Essays in Industrial Organization
This dissertation consists of three chapters investigating the effect of firms' entry and exit behavior on market outcomes. Chapters 1 and 2 relate to the recent financial crisis in the auto industry that led to General Motor and Chrysler's bankruptcy filing and their dealer network reconstruction, studying firms and consumers' response to this industry shock. Chapter 3 challenges the current merger policy by proposing a selective entry mechanism.
The first chapter examines the impact of new car dealer closures on surviving dealers' profitability and consumer welfare during General Motor and Chrysler's bankruptcy restructuring. Using a complete sample of new car transaction data from 2007 to 2013 in Iowa, I estimate the effect of changes in dealer networks on surviving dealers' sales, prices, and consumer welfare by building a structural model with spatial differentiation and conducting counterfactual analysis. I further estimate this effect by conducting retrospective analysis. These two methods are compared, and the results validate the assumptions of the structural model.
The second chapter empirically investigates the effect of financial distress on used car prices and sales. When purchasing durable goods such as cars, consumers are expected to respond to the likelihood of default for auto makers because it will affect the provision of warranty and future maintenance service, as well as availability of parts. I find that a 10% increase in the likelihood of bankruptcy results in a $86 price drop in used cars. Sales drops only for used cars with remaining warranty and those sold by franchised dealers. These results imply that consumers do respond to auto makers' financial distress, which could add an additional cost to the existing financial problem faced by auto makers.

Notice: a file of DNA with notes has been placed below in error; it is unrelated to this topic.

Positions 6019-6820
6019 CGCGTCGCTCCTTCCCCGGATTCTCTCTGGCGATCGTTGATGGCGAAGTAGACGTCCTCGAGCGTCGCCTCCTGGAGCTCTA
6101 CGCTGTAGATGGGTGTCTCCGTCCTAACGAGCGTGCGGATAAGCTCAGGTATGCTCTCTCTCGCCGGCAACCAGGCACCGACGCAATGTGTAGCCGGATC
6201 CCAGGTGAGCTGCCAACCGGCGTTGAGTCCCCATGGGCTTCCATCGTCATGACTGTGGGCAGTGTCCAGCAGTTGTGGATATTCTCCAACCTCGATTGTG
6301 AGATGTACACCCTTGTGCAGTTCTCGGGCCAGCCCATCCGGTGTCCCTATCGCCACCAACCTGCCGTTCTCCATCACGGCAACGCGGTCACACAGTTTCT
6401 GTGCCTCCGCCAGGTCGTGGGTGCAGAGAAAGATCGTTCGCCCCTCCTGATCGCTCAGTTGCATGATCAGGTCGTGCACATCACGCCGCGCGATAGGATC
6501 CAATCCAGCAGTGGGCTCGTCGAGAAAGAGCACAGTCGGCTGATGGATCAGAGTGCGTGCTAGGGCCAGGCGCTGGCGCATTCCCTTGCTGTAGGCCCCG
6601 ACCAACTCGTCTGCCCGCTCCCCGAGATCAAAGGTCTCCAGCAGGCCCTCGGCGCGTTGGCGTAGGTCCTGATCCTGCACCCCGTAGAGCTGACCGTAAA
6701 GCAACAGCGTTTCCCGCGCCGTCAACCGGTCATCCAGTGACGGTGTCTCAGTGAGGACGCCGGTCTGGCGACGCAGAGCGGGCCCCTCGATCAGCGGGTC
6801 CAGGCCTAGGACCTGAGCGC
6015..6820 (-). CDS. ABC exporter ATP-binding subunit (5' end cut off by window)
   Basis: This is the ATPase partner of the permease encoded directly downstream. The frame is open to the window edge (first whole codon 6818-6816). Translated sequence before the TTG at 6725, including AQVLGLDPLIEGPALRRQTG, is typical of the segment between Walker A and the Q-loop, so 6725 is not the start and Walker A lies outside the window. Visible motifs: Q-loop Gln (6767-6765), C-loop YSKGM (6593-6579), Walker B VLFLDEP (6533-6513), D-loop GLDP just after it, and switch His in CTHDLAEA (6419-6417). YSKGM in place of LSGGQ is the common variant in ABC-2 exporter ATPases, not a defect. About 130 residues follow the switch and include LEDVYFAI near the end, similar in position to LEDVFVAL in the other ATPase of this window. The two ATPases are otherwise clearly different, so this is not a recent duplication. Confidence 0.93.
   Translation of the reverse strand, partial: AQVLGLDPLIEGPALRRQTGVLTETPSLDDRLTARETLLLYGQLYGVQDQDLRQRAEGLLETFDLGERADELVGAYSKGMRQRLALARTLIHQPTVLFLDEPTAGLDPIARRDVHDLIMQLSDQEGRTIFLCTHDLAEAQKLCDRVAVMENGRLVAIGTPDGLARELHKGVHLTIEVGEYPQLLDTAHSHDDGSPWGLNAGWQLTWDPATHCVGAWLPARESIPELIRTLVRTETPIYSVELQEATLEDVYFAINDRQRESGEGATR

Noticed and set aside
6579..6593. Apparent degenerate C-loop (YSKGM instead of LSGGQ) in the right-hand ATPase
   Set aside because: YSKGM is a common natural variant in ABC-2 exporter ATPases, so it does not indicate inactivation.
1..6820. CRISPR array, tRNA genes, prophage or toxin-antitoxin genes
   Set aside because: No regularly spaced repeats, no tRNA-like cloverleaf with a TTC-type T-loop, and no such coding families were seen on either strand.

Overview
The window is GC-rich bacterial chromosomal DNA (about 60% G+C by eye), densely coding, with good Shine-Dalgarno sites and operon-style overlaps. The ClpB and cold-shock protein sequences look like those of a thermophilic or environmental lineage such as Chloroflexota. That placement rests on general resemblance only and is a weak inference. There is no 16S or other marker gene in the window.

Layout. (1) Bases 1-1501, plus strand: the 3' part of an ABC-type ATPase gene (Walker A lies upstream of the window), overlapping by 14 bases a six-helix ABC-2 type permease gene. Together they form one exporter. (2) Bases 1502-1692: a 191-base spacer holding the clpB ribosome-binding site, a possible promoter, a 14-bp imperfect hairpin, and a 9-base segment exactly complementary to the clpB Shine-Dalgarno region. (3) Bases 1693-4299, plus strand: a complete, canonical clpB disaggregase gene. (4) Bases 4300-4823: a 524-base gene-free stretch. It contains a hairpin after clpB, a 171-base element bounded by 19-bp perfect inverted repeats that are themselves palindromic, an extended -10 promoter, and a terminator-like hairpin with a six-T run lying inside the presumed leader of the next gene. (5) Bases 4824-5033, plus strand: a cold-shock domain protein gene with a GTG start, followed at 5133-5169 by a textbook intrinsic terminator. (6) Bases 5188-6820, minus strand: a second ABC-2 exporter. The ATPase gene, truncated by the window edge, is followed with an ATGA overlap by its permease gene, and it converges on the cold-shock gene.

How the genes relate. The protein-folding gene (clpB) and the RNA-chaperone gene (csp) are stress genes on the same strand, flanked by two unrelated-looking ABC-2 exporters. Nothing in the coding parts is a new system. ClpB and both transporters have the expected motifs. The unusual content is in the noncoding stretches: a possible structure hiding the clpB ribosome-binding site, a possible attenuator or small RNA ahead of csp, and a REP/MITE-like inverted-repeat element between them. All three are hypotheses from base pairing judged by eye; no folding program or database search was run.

The third chapter is co-authored with Dr. Andrew Sweeting and Dr. James Roberts and looks at potential entry defense. Horizontal mergers may be approved if antitrust authorities believe that new entry would limit any anticompetitive effects. This `potential entry defense' has led to mergers being approved in concentrated markets in several industries, including airlines. However, entry will be both less likely and less able to constrain market power if the pre-merger entry process already selected the best firms into the market, for example those firms with better product qualities or lower marginal or fixed costs. We estimate a rich empirical entry model allowing for these types of selection using data from airline routes connecting the top 80 airports by enplanement. Our results indicate that selection is important and helps to explain the fact that airline mergers have tended to increase prices without inducing a significant number of new entering firms, even though most of these markets have several potential entrants and, in most cities, entry barriers are relatively low. We also use our model to conduct counterfactual merger analysis.
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